posted on Sep, 21 2012 @ 05:42 PM
These remarks are addressed (in the first instance) to those who claim that “nothing will happen at the end of 2012”.
I have every sympathy with what you’re trying to say.
But the expression is too strong, and it’s not quite what you mean.
If we include the events that are caused by human agency, we can find “something happening” in the story of most years, and it’s very unlikely
that this year will be an exception.
Predictions have been made about specific years in the past. Some enthusiasts were expecting Christ to return in 1666, and others were expecting him
in 1914. Those expectations were not fulfilled, but one was the year of the Great Fire of London, and the other was the beginning of the First World
War So nobody could have said that “nothing happened” in those years.
In this case, if nothing else happens, there’s always the possibility of self-fulfilling prophecy, some event stimulated by the expectation of
That isn’t what you mean, of course.
You’re not talking about events caused by human agency. You’re talking about predicted events beyond human control, such as aliens revealing
themselves, or a mass “ascension”, or the arrival of the planet Nibiru, or whatever is supposed to happen at the expiry of the “Timewave”.
What you mean is that you’re not expecting any of these predicted events
In which case it would be advisable to say so, to make that qualification, to avoid inviting this kind of retort.
Your scepticism will have been vindicated if “nothing” happens in this more limited sense.
Your scepticism will have been proved wrong, on the other hand, if one of the predicted events does happen.
But if one of the predicted events did take place, would that mean that the believers in “2012” had been proved right?
No, that conclusion does not follow at all.
They cannot make that claim, because the speculations around “2012” contain so many varied and contradictory elements that it simply isn’t
possible for all of them to be fulfilled.
Therefore if “something” did happen, whatever it might be, this would not mean the vindication of the “2012” movement in general.
Those who were expecting that particular event would be vindicated, but the rest of the movement, who were expecting something completely different,
would be in the same boat as the complete sceptics; they would have got it wrong.
This comes about because the “2012” movement is not a single belief system, but a coalition of different belief systems, choosing to fix their
attention on the same date.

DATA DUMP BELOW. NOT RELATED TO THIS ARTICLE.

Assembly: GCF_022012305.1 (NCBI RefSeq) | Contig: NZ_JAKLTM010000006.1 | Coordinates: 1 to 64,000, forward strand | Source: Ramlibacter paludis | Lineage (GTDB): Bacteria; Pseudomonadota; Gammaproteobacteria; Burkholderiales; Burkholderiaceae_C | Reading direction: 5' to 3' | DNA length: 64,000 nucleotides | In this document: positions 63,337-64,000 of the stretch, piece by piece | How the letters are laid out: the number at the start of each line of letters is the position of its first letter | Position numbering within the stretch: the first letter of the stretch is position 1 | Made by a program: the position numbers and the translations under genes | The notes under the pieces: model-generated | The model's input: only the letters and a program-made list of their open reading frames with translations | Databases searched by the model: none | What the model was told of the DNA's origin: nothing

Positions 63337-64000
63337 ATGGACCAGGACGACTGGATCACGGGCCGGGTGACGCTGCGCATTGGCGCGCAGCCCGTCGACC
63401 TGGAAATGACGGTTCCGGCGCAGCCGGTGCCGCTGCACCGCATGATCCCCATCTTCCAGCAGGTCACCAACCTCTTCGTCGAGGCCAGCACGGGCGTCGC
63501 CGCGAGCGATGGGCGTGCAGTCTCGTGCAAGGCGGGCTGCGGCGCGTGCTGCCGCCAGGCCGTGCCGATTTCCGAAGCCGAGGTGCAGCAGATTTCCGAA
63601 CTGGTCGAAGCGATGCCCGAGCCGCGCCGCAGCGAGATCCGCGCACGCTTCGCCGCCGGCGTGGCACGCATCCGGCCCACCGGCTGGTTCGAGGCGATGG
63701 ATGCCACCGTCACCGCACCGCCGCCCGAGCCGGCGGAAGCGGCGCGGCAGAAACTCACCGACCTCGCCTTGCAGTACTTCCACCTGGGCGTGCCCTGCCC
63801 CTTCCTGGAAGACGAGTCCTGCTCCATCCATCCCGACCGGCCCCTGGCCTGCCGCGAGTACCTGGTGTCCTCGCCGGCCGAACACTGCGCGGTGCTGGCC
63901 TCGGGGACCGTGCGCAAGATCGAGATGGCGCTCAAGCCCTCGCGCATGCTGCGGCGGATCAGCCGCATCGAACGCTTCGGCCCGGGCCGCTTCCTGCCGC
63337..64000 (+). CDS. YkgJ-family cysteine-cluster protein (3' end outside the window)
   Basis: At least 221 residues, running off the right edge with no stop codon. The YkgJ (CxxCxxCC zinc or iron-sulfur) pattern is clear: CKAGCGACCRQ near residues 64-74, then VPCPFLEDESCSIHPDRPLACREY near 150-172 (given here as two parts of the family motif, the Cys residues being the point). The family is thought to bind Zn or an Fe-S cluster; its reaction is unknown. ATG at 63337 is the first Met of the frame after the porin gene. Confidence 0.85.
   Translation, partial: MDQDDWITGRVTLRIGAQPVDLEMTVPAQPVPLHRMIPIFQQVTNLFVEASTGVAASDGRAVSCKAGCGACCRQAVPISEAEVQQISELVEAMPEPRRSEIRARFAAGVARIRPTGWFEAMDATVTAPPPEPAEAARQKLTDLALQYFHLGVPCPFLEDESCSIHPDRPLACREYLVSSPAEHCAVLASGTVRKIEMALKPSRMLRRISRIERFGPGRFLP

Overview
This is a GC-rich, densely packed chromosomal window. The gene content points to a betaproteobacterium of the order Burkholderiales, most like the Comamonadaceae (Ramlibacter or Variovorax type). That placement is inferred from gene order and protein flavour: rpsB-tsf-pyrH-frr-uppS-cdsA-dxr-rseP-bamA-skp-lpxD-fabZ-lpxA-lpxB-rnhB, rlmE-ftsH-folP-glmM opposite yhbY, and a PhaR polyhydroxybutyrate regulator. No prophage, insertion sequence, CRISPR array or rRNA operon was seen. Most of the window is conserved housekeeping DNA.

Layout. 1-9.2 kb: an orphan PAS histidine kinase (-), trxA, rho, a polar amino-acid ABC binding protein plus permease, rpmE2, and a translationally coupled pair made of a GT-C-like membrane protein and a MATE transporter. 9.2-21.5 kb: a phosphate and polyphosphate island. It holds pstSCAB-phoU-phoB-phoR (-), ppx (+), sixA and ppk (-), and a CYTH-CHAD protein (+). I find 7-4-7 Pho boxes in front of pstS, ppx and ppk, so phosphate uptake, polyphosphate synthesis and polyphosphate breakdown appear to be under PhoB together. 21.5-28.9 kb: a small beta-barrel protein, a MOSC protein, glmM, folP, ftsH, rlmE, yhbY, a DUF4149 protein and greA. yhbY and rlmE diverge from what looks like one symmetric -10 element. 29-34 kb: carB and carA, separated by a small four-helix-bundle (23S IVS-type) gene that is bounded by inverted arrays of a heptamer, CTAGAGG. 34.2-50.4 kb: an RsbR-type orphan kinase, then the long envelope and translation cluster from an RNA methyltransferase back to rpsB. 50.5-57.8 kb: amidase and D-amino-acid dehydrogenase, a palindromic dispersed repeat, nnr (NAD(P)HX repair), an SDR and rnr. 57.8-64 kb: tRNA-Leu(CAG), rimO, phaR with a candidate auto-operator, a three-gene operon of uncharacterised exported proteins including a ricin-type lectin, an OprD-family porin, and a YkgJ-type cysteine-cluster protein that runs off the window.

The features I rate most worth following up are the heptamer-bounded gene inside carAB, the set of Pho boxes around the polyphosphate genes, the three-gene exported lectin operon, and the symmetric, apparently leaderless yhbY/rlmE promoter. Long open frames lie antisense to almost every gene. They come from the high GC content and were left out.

So the content of the overall expectation, that “something” will be happening at the end of the year, is coming from many different sources.
People are quoting Mayan calendars and Hopi prophecies and Sumerian texts; more modern authors are coming up with calculations and speculations
about pole shifts and earth movements through the galaxy and the whole “Timewave Zero” hypothesis.
The believers try to make a virtue out of this multiplicity- “So many cultures are predicting apocalyptic events of some kind for this time, that it
adds up to overwhelming evidence”.
The problem is that all these contributors are saying different things.
In a court case, it would not be enough to summon a crowd of witnesses. You need the testimony of witnesses who can agree with each other
If one witness says the victim was killed by Colonel Mustard in the conservatory with a dagger, a second that he was killed by Miss Scarlet in the
kitchen with a candlestick, and a third reports that it was Professor Plum in the study with a revolver, nobody is going to be impressed by the fact
that they have managed to agree on the date of the murder.
So it is with the case presented by the “2012” movement, concerning what might be happening on or near the twenty-first of December
One line of expectation hopes to see friendly aliens . Another predicts the ominous arrival of a baleful planet. Another is hoping that suitable
qualified souls will be able to “ascend” to a different dimension.
Not only do the witnesses give different reasons why the date is going to be significant, they cannot even agree among themselves about
whether the outcome is expected to be good or bad.
Clearly we cannot be both saved and destroyed at the end of the year.
And we certainly cannot be saved or destroyed in all the different ways that have been put forward.
So the net result is that the fulfilment of any one of these theories will automatically disprove the others.
If the “2012” movement, taken as a whole, is offering up to ten incompatible theories about what will be happening in December, only one of them
(at the most) can be proved right.
That’s ten per cent.
Therefore the twenty-first of December cannot possibly, by logical necessity, be a day when the whole of the “2012” movement will be
vindicated in its predictions.
Instead, it will be a day of decision which tells the rest of us whether the movement was 100% wrong………….. or only 90 %.